Man Convicted for Buying Grenades on the Darkweb
The Public Prosecution Service in the Netherlands asked a court to impose a sentence of 36 months imprisonment on a man convicted of attempting to import hand grenades from the United States.
According to a press release from the Public Prosecution Service, in addition to being convicted of attempting to import two hand grenades purchased through the dark web, the 42-year-old defendant was also found guilty of selling dextroamphetamine and GBL on the Dark Web.
The investigation that resulted in the defendant’s arrest and conviction began on March 20, 2017, after the National International Legal Aid Center (LIRC) received information that a resident of the Netherlands was trying to purchase hand grenades on the darkweb.
Authorities made a controlled delivery of a package that contained two deactivated detonators to the address the defendant had given the “weapons vendor” when purchasing the grenades. Investigators arrested the 42-year-old and the other house occupants after completing the delivery.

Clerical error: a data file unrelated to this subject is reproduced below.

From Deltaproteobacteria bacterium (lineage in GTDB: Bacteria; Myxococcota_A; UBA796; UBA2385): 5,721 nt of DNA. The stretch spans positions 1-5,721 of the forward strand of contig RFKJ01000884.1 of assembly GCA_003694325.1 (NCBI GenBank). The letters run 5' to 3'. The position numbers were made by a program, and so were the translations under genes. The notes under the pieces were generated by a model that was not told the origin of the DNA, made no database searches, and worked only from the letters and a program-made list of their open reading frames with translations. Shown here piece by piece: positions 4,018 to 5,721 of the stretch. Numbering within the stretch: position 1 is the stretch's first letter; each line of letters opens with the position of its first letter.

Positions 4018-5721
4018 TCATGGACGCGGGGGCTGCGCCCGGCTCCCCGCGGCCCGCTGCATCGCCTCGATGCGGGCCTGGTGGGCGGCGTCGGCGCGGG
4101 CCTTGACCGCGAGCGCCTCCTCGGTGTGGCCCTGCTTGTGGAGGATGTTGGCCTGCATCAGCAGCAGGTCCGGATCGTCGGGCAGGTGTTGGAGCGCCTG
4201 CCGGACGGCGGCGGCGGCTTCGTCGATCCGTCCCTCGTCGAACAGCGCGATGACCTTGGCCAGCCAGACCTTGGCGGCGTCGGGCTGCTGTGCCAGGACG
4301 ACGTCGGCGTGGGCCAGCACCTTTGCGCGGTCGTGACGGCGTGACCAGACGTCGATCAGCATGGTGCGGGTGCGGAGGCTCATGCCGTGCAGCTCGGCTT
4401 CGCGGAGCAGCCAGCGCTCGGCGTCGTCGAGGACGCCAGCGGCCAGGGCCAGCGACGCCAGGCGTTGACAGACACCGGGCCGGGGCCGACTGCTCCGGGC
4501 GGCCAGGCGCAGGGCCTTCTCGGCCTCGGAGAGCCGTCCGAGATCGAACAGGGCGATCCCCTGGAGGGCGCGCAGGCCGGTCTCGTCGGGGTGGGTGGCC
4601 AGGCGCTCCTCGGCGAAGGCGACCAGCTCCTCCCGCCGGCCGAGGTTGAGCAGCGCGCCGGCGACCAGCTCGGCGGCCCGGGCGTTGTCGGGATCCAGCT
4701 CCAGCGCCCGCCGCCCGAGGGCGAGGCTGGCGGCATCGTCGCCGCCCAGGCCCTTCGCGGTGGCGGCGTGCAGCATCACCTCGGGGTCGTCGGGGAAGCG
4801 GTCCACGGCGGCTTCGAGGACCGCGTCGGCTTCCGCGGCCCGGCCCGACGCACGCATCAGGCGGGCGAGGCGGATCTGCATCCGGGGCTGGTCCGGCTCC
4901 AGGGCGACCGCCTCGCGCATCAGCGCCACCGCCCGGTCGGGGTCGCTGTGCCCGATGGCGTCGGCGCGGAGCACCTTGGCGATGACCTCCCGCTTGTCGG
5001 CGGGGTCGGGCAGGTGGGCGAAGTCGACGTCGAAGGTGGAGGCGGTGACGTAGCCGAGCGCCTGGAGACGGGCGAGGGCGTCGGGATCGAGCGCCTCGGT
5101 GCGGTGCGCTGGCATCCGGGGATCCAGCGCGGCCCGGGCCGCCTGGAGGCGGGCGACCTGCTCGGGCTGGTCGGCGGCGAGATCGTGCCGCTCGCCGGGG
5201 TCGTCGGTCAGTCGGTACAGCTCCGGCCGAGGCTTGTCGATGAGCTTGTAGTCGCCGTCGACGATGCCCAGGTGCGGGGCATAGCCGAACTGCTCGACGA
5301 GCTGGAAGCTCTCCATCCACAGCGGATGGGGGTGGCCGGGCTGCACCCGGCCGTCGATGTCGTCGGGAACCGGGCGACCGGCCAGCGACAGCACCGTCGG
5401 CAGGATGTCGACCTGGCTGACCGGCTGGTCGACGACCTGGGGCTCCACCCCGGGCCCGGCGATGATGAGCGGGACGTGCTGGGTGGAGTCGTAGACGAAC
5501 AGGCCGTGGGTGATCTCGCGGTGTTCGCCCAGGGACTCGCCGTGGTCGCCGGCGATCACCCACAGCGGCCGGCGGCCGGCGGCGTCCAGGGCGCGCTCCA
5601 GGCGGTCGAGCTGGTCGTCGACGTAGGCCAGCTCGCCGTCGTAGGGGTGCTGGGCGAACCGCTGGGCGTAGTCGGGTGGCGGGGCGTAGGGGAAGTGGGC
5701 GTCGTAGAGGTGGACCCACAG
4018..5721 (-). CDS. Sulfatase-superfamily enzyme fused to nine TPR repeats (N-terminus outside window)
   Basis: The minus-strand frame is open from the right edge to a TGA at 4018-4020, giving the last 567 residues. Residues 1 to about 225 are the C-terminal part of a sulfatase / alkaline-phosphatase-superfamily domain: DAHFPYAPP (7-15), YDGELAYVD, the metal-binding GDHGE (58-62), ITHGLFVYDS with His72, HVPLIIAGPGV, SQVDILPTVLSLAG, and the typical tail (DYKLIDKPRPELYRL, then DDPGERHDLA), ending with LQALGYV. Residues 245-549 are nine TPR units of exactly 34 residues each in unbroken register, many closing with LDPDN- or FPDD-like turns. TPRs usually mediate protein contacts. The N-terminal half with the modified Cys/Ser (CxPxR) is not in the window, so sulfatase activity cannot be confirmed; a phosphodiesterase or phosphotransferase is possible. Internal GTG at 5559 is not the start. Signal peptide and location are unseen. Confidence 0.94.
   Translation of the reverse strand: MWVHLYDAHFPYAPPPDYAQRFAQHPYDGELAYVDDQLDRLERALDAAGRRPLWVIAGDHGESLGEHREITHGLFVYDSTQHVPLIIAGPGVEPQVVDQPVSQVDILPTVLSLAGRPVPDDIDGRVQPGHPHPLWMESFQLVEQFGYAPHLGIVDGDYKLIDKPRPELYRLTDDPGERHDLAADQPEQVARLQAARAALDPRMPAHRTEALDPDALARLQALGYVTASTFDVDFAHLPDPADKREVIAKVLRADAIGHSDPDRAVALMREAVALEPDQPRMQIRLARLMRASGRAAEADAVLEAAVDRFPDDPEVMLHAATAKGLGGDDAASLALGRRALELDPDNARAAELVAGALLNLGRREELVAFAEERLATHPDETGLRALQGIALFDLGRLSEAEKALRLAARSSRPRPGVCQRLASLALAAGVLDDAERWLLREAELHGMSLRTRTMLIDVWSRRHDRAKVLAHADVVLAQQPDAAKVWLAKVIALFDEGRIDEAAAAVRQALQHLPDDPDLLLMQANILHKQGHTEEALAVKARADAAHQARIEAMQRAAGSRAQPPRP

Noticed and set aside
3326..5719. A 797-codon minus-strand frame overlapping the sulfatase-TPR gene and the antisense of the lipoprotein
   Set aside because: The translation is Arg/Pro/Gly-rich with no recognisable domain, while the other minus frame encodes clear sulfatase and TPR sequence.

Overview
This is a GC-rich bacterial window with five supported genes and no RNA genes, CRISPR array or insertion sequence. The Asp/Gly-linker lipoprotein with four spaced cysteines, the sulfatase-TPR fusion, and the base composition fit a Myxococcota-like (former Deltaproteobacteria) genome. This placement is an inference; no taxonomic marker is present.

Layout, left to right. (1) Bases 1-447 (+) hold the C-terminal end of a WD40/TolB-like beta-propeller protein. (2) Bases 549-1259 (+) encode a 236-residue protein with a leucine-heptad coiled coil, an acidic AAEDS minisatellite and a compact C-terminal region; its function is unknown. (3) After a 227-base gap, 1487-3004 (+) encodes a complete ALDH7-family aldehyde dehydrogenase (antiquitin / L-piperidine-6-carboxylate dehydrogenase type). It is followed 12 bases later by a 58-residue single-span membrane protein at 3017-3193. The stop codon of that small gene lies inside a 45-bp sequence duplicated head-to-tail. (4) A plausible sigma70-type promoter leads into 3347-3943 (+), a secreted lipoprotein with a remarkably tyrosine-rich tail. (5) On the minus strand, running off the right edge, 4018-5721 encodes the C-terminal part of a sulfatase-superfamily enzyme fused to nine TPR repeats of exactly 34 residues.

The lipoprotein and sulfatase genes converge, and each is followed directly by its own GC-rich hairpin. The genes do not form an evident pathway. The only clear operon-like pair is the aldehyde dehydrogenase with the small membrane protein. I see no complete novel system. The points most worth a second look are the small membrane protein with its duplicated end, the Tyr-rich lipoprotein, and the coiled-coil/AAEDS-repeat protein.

“My client was waiting for another package he ordered via the dark web, with memory cards,” Johan Mühren, the defendant’s attorney, said. “Not [waiting for] a package with two hand grenades in it, but because he accepted the package, the police also think he had made the order.”
Searches on properties associated with the 42-year-old resulted in the seizure of many pills and an undisclosed amount of money in a safe. The investigators also found and seized manuals on the production of explosives and methamphetamine.
Further investigations revealed that the buyer inquired through email about purchasing 500 grams of Semtex, C-4, and four detonators from the US-based vendor. The investigators also found out that the defendant had distributed dextroamphetamine and GBL through the darkweb.
The public prosecutor asked the court to sentence the defendant to a total of 3 years in prison, of which one year will be conditional. The prosecutor also demanded that the defendant forfeit 311,797 euros.
[DNL: That Europol picture is a genuine Europol graphic by the way.]